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6 Ways to Prepare for a Recession

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6 Ways to Prepare for a Recession

Last year, inflation hit a 40-year high and almost immediately, talk of a potential economic recession surged. In a poll done recently by the World Economic Forum, almost two-thirds of economists surveyed said they expect there will be a recession in 2023.

What does that mean for you? Well, a recession isn’t inevitable, but with interest rates rising, it’s worth preparing yourself for whatever the future holds. We have a few tips to help you weather the weather (whatever the weather), but first, we’ll break down what it all means.

What is a recession?

The economy goes through both periods of expansion and periods of contraction. It’s a natural part of the business cycle that also includes periods of peak and recovery. The stages of the cycle don’t occur at regular intervals, but when things decline so much that the GDP turns negative, that is known as a recession.  We’ve seen a lot of recessions throughout history—some big and some small. When a recession happens, interest rates rise as the stock market drops. Then, a ripple effect is felt across the country as unemployment rates rise, consumer spending drops, and everything feels more expensive.

If a recession happens, it will impact all of us, but that doesn’t mean you need to panic. Here are some steps you can take to prepare yourself for economic fluctuations:

  • Set a budget. Figure out what you’re bringing in each month and what you are spending on basic living expenses like shelter, food, insurance, transportation, and childcare. Also make a note of what you spend on things like entertainment, travel, clothing, and other such things. Build yourself an adaptable budget so you will know exactly how to adjust if things get tight. If you need some guidance, our partners at GreenPath Financial Wellness can help you set a budget and build financial goals.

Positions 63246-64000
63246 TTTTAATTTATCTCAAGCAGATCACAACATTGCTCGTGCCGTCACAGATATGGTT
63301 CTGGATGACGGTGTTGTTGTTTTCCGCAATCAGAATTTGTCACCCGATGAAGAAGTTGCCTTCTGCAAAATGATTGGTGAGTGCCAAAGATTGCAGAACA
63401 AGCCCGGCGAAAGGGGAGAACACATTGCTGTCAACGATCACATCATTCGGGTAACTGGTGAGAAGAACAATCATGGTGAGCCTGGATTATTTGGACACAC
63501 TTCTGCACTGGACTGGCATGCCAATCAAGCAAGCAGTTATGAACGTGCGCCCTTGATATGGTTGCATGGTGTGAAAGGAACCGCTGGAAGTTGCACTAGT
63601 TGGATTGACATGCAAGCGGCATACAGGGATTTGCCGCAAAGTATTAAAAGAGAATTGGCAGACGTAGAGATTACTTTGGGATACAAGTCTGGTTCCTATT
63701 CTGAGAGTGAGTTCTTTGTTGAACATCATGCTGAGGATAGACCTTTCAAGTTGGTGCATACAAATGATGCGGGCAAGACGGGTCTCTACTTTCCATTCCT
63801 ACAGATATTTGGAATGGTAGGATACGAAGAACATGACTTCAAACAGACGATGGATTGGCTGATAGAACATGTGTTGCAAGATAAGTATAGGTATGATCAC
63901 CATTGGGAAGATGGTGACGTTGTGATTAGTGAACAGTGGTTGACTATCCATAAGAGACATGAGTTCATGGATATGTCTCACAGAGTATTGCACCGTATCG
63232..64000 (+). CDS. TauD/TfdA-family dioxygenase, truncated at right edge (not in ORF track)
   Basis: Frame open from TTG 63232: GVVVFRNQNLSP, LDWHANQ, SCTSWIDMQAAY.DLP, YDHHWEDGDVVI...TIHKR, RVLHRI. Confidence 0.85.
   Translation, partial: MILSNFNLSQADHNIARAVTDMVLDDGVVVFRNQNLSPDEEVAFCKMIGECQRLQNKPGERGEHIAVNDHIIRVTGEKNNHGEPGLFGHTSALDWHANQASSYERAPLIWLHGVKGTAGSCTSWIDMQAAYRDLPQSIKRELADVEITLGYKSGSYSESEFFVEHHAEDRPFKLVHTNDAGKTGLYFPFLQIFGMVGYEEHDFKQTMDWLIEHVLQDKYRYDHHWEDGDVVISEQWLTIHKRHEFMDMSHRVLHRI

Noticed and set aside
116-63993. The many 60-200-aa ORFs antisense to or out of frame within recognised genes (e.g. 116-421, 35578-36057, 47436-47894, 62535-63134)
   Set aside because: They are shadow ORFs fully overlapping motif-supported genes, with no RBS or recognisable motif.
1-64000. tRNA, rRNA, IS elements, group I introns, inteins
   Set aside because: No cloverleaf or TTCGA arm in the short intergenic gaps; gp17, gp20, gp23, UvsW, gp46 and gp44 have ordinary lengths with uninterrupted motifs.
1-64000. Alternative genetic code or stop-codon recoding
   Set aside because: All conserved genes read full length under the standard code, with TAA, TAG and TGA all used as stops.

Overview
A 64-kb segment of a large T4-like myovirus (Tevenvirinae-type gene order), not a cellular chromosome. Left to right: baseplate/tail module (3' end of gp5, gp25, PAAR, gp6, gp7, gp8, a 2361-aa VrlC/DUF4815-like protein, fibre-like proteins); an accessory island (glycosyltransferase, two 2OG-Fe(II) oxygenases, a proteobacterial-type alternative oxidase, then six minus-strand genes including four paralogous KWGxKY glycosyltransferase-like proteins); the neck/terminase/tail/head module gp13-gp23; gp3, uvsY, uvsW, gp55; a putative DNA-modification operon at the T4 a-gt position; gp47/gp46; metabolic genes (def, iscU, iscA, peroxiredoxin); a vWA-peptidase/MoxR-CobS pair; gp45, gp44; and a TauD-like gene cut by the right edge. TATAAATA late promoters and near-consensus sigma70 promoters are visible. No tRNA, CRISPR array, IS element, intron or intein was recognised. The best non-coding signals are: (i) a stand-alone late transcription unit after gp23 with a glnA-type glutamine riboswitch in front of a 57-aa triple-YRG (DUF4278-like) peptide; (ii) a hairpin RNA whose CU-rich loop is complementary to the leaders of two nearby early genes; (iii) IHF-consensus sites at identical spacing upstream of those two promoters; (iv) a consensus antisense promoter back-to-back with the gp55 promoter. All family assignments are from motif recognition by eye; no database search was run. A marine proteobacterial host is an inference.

• Build an emergency fund. Having enough money set aside to cover your basic living expenses (see step 1) for 3 to 12 months can help in the event you become unemployed or are hit with some other unexpected expenses. If possible, tap into your emergency fund only when absolutely necessary. Consider a high-yield savings account that offers a competitive APY, liquidity, and no fees for withdrawal.
  • Pay off debt. Tally up all your debts and pay off your high-interest and variable-interest debts first. This will prevent you from getting buried in interest rates later. If you run into trouble, contact your lenders to discuss your options before missing payments. You might be able to get hardship concessions or a new payment plan to help you through the crunch.
  • Consider what you might do if you become unemployed. If you have the opportunity to build your resume or enhance your skillset now, take it. Learning some new skills could bring you more satisfaction now and make you more valuable to a future employer.
  • Get creative. There are lots of ways to reduce spending and increase your income. You could shop for clothing and household goods at thrift stores. Get books from your local library. Plan meals in advance and cook at home. Sell things you don’t need anymore on an online selling platform like eBay, Poshmark, or Mercari. Small changes can add up to a lot more money in your pocket.
  • Be savvy about investing. As stock prices fall, it may be tempting to invest in low-priced stocks, but many experts warn that you should know your risk tolerance and financial goals before investing. In most cases, it is best to diversify your portfolio and avoid risky investments to maintain your portfolio’s resiliency.
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